A scientist at the Environmental Protection Agency (EPA) shared his frustrations of working under the Trump administration in a somber letter to the editor of The New York Times on Wednesday.
Environmental scientist Michael Kravitz wrote that he is "saddened" to watch EPA Administrator Scott Pruitt "dismantle the agency," and that he walks among his colleagues "like a zombie in a bad dream." He said the EPA's weekly newsletter went from talking about environmental protection to featuring news about "flower shows and photo contests."
Kravitz ended the letter by stating: "I hope the nightmare ends soon."
"The career staff at the EPA go to work for the EPA because they care deeply about the problems they're working on," Michael Wara, an associate professor at Stanford Law School who focuses on climate and environment, told ATTN:. "You don't go to the EPA to get rich."
Wara said many in the EPA are demoralized right now because the new leadership doesn't support their goals. "There's a real sense that the folks that are running the show are not working from a fact-based playbook," he said.
Before EPA administrator Scott Pruitt took over the agency he was one of its fiercest opponents. According to the Huffington Post, Pruitt sued the agency 13 times in his role as Oklahoma's attorney general. Since taking control of the EPA, Pruitt has reasserted his belief that human activity is not the primary contributor to climate change, breaking with the overwhelming scientific consensus and the agency's own finding that human activity is indeed the chief driver of global warming.
Pruitt said on Tuesday the EPA will take a "much more humble view of what the EPA's response to CO2 is within the Clean Air Act," meaning the agency will regulate carbon emissions less aggressively.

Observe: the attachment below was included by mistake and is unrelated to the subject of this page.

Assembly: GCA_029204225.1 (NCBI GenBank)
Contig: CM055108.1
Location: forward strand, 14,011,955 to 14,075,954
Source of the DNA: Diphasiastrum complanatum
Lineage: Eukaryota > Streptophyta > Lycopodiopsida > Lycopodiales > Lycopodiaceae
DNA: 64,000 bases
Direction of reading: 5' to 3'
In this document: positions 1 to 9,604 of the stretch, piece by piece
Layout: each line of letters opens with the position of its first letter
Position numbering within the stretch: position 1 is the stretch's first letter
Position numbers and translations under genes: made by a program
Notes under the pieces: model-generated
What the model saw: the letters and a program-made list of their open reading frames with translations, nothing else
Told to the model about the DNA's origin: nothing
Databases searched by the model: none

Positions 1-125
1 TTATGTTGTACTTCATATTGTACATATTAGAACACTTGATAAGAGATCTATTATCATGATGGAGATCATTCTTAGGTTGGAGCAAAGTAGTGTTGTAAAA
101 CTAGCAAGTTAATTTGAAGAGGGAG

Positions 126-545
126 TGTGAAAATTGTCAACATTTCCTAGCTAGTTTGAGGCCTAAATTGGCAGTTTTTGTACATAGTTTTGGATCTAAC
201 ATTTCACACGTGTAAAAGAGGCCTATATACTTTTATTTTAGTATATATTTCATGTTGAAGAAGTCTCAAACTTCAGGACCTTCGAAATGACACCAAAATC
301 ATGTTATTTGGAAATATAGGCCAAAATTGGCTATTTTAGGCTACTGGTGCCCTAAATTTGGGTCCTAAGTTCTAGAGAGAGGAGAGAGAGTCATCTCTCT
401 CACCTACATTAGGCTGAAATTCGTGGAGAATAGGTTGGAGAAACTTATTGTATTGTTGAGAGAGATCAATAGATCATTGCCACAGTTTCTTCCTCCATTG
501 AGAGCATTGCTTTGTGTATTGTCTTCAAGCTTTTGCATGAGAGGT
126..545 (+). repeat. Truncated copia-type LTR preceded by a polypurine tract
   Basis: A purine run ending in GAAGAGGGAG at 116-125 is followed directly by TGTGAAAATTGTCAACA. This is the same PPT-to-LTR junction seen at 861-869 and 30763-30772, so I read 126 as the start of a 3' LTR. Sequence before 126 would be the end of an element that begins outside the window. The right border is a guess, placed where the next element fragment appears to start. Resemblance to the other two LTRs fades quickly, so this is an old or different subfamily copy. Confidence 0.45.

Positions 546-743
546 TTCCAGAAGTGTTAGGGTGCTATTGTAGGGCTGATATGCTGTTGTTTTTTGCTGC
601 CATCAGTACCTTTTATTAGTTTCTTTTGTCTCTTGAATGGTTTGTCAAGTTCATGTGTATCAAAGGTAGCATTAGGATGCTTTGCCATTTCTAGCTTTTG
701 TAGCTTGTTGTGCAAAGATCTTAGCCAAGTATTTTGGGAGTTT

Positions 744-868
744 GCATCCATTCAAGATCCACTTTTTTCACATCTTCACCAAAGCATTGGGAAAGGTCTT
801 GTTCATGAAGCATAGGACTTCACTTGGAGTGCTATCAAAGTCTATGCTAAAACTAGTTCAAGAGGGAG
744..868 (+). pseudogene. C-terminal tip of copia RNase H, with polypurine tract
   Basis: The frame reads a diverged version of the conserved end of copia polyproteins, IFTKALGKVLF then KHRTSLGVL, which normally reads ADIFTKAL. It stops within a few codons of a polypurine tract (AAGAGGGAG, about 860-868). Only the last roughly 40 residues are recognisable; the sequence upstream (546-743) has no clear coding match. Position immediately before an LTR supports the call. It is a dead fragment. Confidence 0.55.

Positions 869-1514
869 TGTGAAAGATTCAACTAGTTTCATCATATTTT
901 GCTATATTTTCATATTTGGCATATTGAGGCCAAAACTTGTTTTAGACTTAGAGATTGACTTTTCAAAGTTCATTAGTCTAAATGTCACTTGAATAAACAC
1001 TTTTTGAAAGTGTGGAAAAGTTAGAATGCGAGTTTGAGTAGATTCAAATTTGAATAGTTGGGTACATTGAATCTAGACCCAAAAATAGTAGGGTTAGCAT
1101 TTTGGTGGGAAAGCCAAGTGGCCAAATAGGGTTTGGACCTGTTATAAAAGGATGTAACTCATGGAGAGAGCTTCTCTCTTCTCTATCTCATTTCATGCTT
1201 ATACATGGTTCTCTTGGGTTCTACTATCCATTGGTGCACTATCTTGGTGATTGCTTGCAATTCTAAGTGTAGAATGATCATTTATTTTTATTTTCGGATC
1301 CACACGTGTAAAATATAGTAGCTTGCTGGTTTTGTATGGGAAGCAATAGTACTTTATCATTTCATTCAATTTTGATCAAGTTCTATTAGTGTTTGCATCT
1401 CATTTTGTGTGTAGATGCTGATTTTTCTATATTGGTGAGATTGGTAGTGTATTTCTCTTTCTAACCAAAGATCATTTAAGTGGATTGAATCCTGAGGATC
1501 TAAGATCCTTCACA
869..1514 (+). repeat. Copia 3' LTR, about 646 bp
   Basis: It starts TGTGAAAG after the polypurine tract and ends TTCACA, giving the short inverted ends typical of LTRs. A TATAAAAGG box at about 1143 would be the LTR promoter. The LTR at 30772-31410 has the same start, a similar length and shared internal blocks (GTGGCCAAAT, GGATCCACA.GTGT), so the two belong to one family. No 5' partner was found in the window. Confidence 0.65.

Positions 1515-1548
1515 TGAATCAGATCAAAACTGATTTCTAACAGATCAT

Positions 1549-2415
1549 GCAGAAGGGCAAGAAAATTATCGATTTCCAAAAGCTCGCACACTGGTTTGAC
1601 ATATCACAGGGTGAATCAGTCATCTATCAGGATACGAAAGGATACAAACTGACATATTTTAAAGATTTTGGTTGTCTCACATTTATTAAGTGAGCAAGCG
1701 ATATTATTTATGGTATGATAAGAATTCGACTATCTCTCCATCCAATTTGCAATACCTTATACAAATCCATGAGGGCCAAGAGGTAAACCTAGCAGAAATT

The EPA's change in direction under the Trump administration is already clear.
President Donald Trump signed an executive order on Tuesday that reverses multiple actions former President Obama took to combat climate change. The executive order opens up federal lands to coal mining, instructs the EPA to review Obama's Clean Power Plan, and generally encourages the EPA to look at weakening environmental regulations.
Trump also ordered the EPA to take its page about climate change off its website in January. Politico reported Wednesday that employees of the Energy Department's Office of International Climate and Clean Energy are now being told not to use the term "climate change" in memos, briefings, or other written communications.
On Wednesday, Pruitt's EPA took another step that seemed to contradict the advice of its own staff.
Pruitt decided on Wednesday not to ban the widely used pesticide chlorpyrifos, which the EPA proposed banning in October, 2015. As AgriPulse reported, the EPA wrote at the time that it "[could not] conclude that the risk from the potential aggregate exposure [to chlorpyrifos] meets the FFDCA safety standard.”
"The leadership went against the recommendations of the EPA scientists," Wara said. "There was a clear judgment that Pruitt made against the views of the agency staff to accept more public health risk because of the cost of doing something else. In a way it's the first actual regulatory decision [...] Pruitt has made, and it signals a change of course that's unfortunate."